You could be forgiven if you didn't catch that Bob Medina recently left his role as strength and conditioning coach for the BYU basketball team. I know I certainly did.
There has been no press release. No official announcement. Medina's bio still appears on BYU's website, just as it has since he joined the program in 2013.
The only trace of confirmation regarding Medina's exit that you'll find (besides message board rumors) lies in a single somewhat-cryptic, month-old tweet from Kyle Chilton, the team's sports information director:
Was. Past tense, to be sure. But still somewhat vague. By itself, this wouldn't qualify as an iron-clad confirmation by any means.
Until now. Chilton confirmed to Vanquish The Foe on Tuesday that Medina has, indeed, left his position with the Cougars. He declined to comment on the reason for the strength coach's departure or his destination. No replacement has been selected, but Chilton said that more information on that front would be forthcoming "at some point" in the future.
While most may not lose much sleep over the loss of a strength and conditioning coach, particularly in any sport other than football, Medina's absence could be more significant for the Cougars than many realize.
In the three years since Medina arrived in Provo, BYU has benefited richly from the methods he gleaned in his more than 20 years with NBA teams. And that approach has translated to on-the-court success for individual players in a big way.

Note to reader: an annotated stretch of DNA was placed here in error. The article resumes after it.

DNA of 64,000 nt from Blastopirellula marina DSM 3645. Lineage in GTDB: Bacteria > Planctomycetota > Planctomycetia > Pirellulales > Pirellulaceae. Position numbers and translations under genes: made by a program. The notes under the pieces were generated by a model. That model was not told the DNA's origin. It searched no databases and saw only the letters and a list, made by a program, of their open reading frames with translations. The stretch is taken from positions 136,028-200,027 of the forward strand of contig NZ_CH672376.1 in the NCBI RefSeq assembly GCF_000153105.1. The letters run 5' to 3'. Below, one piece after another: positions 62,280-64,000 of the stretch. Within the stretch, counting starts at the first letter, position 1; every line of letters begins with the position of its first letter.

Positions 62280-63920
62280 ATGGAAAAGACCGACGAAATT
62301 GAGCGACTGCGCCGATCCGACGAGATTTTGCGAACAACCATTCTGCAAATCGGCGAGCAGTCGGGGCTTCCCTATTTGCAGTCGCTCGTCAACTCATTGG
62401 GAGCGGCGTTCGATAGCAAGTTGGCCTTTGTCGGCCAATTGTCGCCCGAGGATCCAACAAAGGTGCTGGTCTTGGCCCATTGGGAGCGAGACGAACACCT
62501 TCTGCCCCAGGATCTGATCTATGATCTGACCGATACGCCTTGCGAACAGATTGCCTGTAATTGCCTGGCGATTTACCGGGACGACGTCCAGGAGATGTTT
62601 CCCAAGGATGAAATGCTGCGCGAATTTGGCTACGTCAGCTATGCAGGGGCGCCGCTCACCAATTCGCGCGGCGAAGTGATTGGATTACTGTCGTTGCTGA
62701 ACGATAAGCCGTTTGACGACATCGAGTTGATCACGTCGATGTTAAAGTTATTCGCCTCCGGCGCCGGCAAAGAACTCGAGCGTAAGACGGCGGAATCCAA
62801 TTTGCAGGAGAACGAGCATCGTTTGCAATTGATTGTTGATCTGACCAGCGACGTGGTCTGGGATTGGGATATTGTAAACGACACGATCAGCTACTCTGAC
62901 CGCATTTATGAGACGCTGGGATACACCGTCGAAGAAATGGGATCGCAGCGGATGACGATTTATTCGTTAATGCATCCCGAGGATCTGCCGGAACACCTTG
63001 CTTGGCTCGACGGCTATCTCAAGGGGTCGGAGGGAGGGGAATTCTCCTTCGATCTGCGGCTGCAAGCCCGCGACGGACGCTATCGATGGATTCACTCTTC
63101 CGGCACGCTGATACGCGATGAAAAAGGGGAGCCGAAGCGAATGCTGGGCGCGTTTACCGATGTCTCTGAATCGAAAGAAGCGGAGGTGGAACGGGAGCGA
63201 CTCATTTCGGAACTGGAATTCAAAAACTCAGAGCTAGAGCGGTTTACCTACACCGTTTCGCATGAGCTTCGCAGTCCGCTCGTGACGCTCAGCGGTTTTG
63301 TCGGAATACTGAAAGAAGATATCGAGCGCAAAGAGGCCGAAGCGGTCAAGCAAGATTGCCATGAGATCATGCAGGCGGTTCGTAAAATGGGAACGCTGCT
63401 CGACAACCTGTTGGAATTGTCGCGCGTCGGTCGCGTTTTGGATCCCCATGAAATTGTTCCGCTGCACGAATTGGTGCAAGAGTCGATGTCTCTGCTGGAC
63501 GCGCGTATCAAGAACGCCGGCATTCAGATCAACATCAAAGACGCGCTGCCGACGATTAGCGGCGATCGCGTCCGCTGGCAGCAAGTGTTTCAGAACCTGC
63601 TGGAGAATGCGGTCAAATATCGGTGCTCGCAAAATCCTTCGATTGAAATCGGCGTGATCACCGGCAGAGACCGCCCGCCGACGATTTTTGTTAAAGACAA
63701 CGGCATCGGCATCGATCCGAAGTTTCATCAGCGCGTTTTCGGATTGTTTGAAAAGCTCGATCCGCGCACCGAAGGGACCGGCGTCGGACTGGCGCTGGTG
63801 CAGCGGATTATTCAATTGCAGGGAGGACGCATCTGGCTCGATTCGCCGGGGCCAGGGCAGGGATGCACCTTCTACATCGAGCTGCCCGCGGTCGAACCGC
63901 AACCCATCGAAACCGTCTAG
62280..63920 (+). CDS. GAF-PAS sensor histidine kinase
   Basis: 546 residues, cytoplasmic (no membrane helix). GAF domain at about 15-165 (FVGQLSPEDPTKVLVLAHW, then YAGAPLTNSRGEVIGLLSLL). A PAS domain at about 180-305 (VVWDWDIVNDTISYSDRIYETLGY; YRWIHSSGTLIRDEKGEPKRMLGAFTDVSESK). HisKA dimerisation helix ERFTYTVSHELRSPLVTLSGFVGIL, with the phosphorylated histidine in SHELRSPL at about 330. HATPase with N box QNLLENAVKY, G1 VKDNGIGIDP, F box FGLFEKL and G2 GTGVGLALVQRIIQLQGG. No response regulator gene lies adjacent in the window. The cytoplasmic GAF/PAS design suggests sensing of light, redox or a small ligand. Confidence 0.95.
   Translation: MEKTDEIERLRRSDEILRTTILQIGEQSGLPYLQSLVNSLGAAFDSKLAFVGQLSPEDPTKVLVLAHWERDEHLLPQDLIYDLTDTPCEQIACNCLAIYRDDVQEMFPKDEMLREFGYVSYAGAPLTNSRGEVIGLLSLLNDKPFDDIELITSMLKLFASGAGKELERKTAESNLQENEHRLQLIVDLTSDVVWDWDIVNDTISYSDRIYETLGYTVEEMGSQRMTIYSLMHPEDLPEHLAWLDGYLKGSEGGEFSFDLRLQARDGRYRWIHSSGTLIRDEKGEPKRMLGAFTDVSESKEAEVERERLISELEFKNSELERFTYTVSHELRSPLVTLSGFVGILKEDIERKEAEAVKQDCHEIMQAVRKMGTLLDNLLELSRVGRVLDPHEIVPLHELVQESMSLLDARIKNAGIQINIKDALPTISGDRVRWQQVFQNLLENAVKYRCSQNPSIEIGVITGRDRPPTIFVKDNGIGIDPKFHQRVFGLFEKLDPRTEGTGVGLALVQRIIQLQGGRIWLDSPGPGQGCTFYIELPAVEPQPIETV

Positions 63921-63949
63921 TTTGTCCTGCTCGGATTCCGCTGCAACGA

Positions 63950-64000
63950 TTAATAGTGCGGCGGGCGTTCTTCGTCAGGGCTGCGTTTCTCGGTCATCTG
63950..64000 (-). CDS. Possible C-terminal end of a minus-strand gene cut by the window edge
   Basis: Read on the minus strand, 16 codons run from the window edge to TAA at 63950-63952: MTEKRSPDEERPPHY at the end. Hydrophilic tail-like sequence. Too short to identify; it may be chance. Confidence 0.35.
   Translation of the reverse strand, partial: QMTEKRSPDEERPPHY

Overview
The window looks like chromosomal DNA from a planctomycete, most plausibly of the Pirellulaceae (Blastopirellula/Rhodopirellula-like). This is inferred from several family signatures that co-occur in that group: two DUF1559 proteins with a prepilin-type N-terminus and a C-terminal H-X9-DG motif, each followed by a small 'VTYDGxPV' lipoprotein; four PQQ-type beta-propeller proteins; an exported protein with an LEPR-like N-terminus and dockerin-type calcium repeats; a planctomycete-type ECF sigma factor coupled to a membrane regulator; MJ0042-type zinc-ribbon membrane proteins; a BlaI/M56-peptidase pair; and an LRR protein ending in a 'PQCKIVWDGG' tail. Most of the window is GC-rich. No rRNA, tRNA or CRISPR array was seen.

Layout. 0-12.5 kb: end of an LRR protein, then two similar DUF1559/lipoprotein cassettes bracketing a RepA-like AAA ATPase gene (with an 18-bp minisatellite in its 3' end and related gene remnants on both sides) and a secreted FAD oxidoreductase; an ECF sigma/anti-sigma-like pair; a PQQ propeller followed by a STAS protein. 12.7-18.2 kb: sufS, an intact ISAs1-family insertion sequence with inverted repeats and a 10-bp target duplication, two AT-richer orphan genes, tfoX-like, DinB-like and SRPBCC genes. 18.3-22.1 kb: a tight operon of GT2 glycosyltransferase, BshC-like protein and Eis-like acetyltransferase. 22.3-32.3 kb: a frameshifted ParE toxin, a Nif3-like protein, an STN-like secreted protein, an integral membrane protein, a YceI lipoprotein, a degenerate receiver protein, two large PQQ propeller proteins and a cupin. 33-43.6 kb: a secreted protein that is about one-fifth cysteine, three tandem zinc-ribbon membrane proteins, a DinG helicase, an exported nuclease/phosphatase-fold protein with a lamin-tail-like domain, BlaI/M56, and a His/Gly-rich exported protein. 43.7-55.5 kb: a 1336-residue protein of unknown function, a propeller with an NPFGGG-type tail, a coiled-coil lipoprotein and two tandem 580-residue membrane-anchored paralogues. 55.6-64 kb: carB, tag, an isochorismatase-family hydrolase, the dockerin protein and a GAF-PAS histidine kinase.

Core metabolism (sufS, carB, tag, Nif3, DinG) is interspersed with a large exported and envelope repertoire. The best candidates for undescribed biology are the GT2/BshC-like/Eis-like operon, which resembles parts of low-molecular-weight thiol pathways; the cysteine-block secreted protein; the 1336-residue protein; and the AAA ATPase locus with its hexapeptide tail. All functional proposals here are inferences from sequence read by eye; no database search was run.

The most notable example is Kyle Collinsworth's incredible return from a significant season-ending ACL injury in the summer following his junior season. That's the kind of injury that can ruin a player's career if handled improperly. There was no way of knowing whether he would ever be the same again.
But with Medina's guidance and Collinsworth's determination, the pair were able to push through a grueling rehab period and bring the now-legendary Cougar point guard back stronger than ever before. The fact that Collinsworth finished his career second on BYU's all-time minutes played list — not to mention his NCAA-record six triple-doubles — should stand as a testament to Medina's work.
But it was more than just a one time thing. Medina has also shown a knack for handling one of BYU's most uniquely tricky situations: the challenge of getting returned missionaries back into playing shape — and fast. While the archetypal example of the ideal post-mission adjustment (Tyler Haws) predates Medina's tenure, he has played a role in at least two other high-profile Cougars (Collinsworth and Nick Emery) returning from two years away from the game to turn in uncharacteristically strong performances in their first season back.
This is where Medina's departure may be felt most immediately and most acutely. As BYU prepares to usher an unprecedented influx of talent into the program this offseason — including three returned missionaries and one high-profile high school recruit — they will have to do so without the steady hand that has helped perfect the process over the last several years.
Will guys like Eric Mika and TJ Haws be able to regain their previous form as quickly as their predecessors without Medina's guidance? Will Yoeli Childs adapt to the physicality of Division I basketball as seamlessly under the tutelage of a new strength guru?
These are questions that have no answers — yet. Only time (and results) will tell.
But regardless of how things shake out moving forward, it's clear that Cougar fans everywhere owe Bob Medina a big thank you for a job well done.